It’s raining cats and…frogs?
The Switch is increasingly criticised for the abundance of ports coming to the hybrid system, yet the video game scene has never been one to escape hypocrisy, as the arrival of Daisuke “Pixel” Amaya’s side-scrolling platform-adventure game Cave Story was warmly received, despite it being the umpteenth port of the game. Now we have Pixel’s follow up finally making its way to a Nintendo system; four years after it arrived on PC and iOS.
Initially, it’s difficult to escape the similarities between Pixel’s Cave Story and Kero Blaster, both share the same pixel aesthetic (visually and auditorily) and both require you to shoot your way through tough enemies. Thankfully this is where the similarities end. Cave Story, whilst not a long game, did fall into the broader Metroidvania genre which often saw you backtrack across its intricate cave system to move forward. Kero Blaster, meanwhile, has been streamlined immensely in comparison. There is no backtracking here, the experience is completely linear, as you control “Frog” from one stage to the next.
Despite the linearity, you will likely be replaying each stage multiple times. Due to the game’s difficulty, you will lose all your lives during a stage more than once, be it around the halfway point or during the boss fight of a stage. Ordinarily, this would be extremely off-putting, especially as the game clearly takes inspiration from the main gameplay mechanics of earlier side-scrolling platform-shooters. However, Pixel has looked to both the past and the present (that being when the game was first released) when designing Kero Blaster, as losing your lives isn’t the punishment it would have been during the late 80s/90s. When this happens, the game does not send you back to the very beginning, instead, you must restart that stage, but you do keep all the upgrades you have earned throughout your play time, as well as all coins up to the point of being hospitalised (which is where you resume from). This gives the game a roguelike feel, but without the frustration that comes from randomly procedurally generated levels.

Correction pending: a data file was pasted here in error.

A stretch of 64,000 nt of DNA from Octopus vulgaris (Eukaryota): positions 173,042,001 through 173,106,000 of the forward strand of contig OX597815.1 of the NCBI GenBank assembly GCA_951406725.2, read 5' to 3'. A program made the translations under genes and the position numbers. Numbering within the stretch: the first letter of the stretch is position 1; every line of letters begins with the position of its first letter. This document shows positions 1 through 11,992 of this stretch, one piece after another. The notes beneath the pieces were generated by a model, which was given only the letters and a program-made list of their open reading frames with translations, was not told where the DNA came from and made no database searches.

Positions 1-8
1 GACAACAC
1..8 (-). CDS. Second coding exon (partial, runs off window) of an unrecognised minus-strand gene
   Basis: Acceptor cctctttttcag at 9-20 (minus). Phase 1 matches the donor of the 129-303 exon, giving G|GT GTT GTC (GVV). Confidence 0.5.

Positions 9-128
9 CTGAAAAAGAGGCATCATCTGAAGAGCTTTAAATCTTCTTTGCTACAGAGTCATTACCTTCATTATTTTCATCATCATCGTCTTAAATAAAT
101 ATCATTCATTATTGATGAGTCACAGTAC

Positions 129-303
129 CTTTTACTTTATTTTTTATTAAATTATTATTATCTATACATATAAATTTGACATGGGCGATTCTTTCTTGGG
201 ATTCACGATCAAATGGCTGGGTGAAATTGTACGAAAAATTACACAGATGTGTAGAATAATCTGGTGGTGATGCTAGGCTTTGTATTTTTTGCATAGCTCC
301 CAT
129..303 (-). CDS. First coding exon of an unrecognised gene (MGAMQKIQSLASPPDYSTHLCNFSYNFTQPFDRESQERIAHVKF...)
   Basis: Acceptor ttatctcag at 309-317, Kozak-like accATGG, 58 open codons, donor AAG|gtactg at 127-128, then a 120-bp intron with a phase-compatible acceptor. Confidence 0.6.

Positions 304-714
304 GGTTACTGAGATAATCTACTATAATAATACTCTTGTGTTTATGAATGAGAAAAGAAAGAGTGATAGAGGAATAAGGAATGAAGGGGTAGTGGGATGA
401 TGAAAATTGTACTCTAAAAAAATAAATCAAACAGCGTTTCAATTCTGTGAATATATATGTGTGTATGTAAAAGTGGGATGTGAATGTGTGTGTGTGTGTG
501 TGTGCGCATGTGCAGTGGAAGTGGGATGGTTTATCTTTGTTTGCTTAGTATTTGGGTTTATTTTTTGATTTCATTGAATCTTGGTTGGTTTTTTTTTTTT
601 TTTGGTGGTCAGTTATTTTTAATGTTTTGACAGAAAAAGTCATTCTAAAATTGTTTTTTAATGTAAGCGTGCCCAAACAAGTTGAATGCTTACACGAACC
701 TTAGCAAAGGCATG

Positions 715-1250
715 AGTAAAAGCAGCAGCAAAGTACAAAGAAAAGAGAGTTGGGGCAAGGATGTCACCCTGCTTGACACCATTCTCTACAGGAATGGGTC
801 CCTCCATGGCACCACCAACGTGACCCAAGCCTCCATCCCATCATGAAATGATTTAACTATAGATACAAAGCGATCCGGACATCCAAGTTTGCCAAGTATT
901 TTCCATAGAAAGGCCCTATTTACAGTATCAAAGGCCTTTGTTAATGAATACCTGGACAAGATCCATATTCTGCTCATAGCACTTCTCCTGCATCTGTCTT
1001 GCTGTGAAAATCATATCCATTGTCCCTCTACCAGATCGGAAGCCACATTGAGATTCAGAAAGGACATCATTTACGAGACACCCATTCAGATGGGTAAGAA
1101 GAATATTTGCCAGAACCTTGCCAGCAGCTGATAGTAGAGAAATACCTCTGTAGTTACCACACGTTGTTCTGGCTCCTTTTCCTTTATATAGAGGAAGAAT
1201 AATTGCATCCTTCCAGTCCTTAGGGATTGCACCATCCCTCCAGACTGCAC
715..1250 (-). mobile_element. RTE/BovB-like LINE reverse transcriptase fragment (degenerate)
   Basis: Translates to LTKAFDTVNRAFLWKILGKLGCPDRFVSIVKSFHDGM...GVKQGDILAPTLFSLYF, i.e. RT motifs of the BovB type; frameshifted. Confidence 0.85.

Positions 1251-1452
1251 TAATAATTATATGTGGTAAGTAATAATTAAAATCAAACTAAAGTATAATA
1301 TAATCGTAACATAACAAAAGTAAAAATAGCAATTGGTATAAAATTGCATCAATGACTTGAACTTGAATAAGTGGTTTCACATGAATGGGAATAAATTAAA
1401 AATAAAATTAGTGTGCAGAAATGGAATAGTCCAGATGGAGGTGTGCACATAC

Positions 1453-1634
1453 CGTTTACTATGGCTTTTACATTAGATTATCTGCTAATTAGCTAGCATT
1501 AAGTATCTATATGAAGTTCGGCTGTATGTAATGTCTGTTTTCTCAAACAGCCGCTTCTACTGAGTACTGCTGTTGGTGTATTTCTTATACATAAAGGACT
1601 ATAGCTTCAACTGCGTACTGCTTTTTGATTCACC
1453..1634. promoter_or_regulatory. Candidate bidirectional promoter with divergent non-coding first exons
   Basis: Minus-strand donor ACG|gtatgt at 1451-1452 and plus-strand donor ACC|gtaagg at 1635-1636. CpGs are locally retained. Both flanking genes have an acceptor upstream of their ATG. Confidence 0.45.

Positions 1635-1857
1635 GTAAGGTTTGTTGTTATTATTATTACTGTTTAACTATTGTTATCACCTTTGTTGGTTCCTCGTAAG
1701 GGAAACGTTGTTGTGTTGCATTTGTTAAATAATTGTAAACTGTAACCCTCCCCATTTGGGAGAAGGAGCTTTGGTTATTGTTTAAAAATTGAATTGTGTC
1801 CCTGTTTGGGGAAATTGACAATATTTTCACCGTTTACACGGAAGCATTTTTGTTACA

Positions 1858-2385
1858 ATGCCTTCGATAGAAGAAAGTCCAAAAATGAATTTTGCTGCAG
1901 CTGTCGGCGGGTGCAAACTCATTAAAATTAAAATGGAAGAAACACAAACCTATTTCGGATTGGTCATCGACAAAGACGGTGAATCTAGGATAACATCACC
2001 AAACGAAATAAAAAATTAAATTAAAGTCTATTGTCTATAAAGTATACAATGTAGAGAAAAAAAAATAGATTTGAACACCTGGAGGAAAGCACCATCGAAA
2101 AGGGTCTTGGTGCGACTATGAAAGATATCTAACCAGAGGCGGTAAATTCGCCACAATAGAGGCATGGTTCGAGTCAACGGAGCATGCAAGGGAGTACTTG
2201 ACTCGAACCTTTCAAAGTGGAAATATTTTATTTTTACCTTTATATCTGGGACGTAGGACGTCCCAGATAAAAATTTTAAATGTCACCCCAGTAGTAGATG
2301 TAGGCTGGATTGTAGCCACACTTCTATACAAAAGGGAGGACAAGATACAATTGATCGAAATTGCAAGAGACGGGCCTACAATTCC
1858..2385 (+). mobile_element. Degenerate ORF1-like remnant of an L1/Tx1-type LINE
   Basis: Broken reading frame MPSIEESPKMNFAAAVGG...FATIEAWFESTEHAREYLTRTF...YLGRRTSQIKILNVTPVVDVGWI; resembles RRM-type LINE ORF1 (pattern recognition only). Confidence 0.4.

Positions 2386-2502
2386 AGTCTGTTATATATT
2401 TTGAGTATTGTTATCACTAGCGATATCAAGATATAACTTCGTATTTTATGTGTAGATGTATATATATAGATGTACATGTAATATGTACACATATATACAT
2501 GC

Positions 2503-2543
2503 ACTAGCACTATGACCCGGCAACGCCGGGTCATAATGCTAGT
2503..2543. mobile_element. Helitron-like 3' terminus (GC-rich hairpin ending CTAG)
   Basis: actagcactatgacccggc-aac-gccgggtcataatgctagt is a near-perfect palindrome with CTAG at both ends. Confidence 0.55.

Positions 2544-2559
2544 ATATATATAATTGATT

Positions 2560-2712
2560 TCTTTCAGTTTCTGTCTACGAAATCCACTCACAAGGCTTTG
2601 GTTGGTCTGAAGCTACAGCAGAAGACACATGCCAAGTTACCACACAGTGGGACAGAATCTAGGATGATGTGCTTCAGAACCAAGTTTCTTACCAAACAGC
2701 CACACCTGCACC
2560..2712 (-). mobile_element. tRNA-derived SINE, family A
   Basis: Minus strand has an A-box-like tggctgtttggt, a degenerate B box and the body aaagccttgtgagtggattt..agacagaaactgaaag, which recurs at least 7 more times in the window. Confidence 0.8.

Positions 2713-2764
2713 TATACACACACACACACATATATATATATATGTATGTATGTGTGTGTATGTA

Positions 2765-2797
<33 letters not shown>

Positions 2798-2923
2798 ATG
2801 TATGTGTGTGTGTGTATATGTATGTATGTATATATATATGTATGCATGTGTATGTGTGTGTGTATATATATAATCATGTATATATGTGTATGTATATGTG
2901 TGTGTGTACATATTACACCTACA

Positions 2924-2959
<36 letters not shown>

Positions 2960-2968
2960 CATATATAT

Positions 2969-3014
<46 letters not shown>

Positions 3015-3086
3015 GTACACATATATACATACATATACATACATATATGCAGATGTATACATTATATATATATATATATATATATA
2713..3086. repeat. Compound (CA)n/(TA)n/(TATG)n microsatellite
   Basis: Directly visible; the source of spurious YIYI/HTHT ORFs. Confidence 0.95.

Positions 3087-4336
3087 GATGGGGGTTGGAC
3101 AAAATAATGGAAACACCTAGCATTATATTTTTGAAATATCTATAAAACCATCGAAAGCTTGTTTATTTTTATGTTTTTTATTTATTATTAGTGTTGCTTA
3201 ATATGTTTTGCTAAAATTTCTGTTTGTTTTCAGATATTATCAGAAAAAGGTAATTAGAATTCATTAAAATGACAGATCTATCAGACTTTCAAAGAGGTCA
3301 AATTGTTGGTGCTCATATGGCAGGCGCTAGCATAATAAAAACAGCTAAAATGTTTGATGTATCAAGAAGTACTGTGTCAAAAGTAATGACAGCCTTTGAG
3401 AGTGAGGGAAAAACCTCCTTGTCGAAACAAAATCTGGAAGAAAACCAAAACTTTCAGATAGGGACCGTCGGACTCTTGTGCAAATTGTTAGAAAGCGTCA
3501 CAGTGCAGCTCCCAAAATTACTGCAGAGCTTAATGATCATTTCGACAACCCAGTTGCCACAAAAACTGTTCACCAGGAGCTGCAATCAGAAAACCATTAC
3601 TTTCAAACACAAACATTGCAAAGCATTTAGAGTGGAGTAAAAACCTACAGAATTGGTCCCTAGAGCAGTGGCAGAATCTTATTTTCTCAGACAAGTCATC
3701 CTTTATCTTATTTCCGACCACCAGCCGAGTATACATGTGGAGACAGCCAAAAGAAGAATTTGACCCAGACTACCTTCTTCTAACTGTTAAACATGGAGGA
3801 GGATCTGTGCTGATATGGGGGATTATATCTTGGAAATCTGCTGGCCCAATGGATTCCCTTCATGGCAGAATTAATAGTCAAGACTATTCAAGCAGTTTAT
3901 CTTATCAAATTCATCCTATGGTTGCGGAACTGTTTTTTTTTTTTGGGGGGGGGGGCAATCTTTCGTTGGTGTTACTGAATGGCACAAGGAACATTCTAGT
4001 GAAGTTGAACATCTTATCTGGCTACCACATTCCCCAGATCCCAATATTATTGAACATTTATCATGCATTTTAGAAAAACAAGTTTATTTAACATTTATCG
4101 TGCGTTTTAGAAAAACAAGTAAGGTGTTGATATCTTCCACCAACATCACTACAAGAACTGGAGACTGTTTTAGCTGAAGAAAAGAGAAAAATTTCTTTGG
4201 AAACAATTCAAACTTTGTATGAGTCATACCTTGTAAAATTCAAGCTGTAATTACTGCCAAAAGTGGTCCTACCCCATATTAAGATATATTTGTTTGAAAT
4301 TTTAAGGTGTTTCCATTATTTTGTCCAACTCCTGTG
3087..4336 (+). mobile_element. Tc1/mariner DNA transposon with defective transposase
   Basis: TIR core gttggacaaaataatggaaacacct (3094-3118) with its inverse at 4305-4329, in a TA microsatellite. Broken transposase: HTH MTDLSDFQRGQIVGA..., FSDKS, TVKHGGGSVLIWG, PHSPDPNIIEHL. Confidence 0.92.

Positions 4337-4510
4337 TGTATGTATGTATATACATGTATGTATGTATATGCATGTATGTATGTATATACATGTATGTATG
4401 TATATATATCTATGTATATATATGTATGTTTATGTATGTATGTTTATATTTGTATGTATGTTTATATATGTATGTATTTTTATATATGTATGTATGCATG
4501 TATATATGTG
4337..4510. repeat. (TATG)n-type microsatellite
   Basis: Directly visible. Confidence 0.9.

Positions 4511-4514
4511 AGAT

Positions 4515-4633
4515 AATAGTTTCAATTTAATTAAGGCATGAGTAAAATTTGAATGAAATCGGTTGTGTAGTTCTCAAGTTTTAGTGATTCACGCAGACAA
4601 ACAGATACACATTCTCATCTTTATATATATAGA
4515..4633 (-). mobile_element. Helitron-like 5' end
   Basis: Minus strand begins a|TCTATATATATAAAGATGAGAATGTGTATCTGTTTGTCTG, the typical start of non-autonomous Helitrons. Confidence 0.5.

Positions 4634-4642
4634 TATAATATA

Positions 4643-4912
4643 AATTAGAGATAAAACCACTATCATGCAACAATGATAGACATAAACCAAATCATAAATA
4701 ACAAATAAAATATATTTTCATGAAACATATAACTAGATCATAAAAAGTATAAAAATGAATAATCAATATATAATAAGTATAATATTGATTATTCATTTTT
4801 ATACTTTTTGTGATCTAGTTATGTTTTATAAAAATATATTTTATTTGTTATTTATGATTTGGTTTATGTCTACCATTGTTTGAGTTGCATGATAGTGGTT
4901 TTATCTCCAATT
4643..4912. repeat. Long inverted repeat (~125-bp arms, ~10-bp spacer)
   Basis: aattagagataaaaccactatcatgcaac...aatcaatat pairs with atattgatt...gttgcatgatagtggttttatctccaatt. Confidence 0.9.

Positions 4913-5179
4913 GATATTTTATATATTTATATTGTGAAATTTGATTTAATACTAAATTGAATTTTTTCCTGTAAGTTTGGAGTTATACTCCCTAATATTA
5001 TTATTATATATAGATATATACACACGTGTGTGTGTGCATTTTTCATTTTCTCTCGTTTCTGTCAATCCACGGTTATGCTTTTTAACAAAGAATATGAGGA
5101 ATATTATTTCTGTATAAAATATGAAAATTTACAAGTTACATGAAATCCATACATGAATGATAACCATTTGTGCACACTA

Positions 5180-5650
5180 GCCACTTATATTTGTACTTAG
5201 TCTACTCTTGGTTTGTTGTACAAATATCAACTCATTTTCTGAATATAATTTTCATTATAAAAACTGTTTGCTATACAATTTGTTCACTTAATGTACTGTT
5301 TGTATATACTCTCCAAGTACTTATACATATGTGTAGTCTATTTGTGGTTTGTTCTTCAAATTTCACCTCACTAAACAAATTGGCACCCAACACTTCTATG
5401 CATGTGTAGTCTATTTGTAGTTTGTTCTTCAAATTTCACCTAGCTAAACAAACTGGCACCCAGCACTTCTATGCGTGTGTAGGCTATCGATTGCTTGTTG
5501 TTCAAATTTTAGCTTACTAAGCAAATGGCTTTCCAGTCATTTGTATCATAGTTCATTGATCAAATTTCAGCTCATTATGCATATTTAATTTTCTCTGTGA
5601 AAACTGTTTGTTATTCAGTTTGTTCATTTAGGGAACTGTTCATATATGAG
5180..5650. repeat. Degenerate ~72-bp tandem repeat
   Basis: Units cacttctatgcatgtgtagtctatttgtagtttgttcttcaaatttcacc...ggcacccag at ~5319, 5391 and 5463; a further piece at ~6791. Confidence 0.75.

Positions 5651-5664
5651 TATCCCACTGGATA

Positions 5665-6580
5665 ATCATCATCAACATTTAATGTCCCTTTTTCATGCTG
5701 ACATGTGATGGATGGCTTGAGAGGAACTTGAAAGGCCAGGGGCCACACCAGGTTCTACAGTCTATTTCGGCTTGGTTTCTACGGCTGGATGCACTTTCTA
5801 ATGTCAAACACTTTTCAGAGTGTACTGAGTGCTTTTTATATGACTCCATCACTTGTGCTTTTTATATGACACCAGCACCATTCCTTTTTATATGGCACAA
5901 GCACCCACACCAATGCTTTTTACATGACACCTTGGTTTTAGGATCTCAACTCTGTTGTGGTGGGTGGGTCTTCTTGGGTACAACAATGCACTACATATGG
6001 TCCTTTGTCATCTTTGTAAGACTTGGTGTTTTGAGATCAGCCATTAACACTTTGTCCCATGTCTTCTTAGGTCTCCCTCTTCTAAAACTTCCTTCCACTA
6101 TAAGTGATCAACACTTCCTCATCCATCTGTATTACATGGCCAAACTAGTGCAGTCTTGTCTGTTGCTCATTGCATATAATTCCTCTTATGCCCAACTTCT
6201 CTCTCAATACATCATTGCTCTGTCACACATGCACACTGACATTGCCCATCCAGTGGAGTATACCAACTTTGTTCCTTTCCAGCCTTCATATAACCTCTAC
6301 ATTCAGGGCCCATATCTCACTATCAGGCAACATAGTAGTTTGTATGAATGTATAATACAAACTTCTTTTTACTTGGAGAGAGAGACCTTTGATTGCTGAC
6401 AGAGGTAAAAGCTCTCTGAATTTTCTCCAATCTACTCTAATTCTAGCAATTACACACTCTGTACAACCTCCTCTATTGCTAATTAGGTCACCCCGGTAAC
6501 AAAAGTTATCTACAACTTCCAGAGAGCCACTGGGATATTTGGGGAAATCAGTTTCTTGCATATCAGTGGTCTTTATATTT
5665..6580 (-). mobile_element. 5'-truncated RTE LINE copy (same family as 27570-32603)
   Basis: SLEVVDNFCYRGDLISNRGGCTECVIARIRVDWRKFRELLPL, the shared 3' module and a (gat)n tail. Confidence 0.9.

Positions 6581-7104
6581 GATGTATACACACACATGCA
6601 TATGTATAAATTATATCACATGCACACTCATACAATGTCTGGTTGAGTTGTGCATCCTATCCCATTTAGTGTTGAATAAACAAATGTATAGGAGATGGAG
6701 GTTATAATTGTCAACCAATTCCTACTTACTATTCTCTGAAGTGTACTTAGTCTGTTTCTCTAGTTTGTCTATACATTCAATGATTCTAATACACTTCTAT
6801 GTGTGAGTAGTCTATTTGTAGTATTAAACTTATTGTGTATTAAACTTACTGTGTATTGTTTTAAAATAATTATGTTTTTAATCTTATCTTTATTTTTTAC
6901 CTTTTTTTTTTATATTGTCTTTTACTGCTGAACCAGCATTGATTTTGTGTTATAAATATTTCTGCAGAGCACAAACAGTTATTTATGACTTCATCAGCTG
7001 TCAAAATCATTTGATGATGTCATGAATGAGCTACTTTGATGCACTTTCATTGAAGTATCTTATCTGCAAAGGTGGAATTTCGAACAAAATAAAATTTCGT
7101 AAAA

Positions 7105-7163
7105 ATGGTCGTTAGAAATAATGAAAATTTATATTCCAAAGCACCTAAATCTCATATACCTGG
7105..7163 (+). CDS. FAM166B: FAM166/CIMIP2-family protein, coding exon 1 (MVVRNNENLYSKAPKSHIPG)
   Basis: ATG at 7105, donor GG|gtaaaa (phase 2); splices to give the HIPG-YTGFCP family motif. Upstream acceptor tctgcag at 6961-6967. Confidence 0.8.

The level design is spot on, you constantly feel like the game is gradually increasing the environmental challenge, causing you to improve and take advantage of new unlocks you have earned. The utilisation of unlocks is also why the game can only work as a linear experience, after a few stages you are rewarded with a jetpack, suddenly everything you knew about the game is upended. Traversal now presents much more of a challenge and embraces the platformer genre designation. This also greatly affects combat, noticeably boss battles, that become as much about movement as they are directly offensive moves.
As noted, Kero Blaster certainly provides a challenge, which, for the most part, it generally fair. There will be times when you lose a heart and know exactly why it’s your own fault. Other times won’t be as immediately obvious, but through experimentation with the other unlockable weapons, you will discover the most effective method. It is worth mentioning, however, the game feels much more responsive whilst using a Pro controller than standard Joy-Con inputs, for some reason it doesn’t feel quite as floaty.
Kero Blaster is a retro platformer-shooter that has also managed to embrace contemporary mechanics. Resulting in a challenging but fair experience that provides just enough variation to be engaging during its appropriate length.